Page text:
Expert Witness Forensic Engineer Industrial Controls Automation New Orleans
Arthur Zatarain
Product Development
Modem Monitor
Multi-function Watchdog Timer
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The Modem Monitor was first produced in 1989 to serve as an activity supervisor for industrial SCADA systems. The primary function of the unit tracked the binary level of a "Watchdog" activity pulse that indicated proper operation of the monitored system. This allowed the Modem Monitor to initiate an output pulse when the monitored system failed to toggle its normal activity output signal. A 1991 manual on the Modem monitor can be viewed here.

Arthur Zatarain conceived, designed, and developed the device to monitor and reset any device having a controllable output bit. Detailed design and per-unit production was done by Stan Taravella who modified individual configurations for each application. Although designed for typical RS-233 serial ports, the "Modem Monitor" could be configured to work with a wide variety of situations. In contrast to most devices of its era, the gadget was built with low power discrete logic devices rather than a microprocessor. This robust design minimized the influence of common mode failures due to a power spike or other interference that affected the monitored device.

arthur zatarain modem monitor

The Modem Monitor could be configured in the field via jumper settings to determine the time intervals, counts, and monitored signals. The output pulse was provided via a built-in form C relay contact that could be used for any reset or signaling function. Typical applications were to reset a computer, signal an input bit, or any other momentary pulse function needed in the event that the monitored system had failed. The unit had a panel mounted switch to manually initiate the reset function. It also had an off-on switch for use during maintenance of the monitored system. The final version produced in the late 90's included a timed bypass to temporarily deactivate the modem monitor during service. That much-desired feature allowed a field technician to service a monitored system and leave the facility without concern for forgetting to re-enable the modem monitor upon departure.

The device could also monitor the state of another input that should not remain in a high (or low) state for longer than a specified time. This input was normally tied to the Receive Data (RD) input serial line from a remote system. The Modem Monitor would generate the reset pulse if the remote system sent a long "break" signal over the serial communications line. This very useful feature allowed reset of a remote system using a single keypress on a basic computer terminal, or with a personal computer running a terminal emulation program.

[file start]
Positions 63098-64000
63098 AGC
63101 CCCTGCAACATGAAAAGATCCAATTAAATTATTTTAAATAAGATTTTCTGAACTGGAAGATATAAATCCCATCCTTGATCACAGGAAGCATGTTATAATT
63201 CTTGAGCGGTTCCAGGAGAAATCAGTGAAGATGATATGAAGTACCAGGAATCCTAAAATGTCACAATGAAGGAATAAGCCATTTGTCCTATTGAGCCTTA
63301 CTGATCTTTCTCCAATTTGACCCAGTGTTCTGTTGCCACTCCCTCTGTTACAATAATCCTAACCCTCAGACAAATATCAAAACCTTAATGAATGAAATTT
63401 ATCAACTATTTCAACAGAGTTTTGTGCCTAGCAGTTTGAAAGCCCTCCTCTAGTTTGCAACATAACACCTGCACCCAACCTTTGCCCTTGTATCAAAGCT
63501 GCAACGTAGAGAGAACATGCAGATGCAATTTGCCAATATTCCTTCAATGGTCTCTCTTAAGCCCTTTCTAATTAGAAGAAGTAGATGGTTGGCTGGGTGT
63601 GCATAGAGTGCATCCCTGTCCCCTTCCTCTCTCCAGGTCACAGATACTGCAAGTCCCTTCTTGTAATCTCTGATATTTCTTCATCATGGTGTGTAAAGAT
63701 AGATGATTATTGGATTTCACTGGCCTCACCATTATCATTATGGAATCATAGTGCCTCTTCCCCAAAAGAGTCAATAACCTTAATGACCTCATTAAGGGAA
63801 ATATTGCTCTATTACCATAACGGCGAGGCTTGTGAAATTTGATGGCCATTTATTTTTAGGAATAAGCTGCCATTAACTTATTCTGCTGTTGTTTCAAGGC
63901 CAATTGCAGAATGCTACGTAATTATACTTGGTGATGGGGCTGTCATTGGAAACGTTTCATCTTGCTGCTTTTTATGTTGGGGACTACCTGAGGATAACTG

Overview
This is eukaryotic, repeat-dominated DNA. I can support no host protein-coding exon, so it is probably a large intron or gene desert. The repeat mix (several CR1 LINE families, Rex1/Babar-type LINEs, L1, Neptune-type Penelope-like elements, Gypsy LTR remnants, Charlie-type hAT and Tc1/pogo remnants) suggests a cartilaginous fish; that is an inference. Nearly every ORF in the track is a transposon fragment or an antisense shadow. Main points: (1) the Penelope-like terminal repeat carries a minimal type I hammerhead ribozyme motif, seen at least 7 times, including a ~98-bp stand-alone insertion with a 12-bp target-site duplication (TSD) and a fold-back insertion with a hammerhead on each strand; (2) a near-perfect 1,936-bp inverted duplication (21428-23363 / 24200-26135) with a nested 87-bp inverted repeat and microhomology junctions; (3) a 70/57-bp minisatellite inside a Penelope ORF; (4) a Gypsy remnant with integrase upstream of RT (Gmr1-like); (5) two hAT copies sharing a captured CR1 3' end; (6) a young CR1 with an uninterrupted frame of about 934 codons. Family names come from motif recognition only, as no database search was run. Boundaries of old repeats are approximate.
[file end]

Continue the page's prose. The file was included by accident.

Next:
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Another handy feature was the to ability perform the reset function if an input bit toggled more than a specified number of cycles. This feature was normally used to monitor the Ring Indicator (RI) output from a modem. The Modem Monitor would count the ring cycles of an incoming call, and perform the reset only if no activity resulted on the communications line. The ring count was cleared by the modem's Data Carrier Detect (DCD) signal that represented a successful off-hook and connection between the remote and local systems. 

Typical applications included monitoring the RTS or DTR bit of a serial port on an industrial computer or PLC. Software within the monitored system would toggle the output bit to indicate proper operation. Any system problem that affected hardware or software capability to manipulate the bit would initiate the Modem Monitor's reset pulse.

Interestingly, a patent US 5,430,865 was granted  toGeorge Lazik in 1995 for a "hardware remote reset circuit" with features similar to those of the modem monitor.



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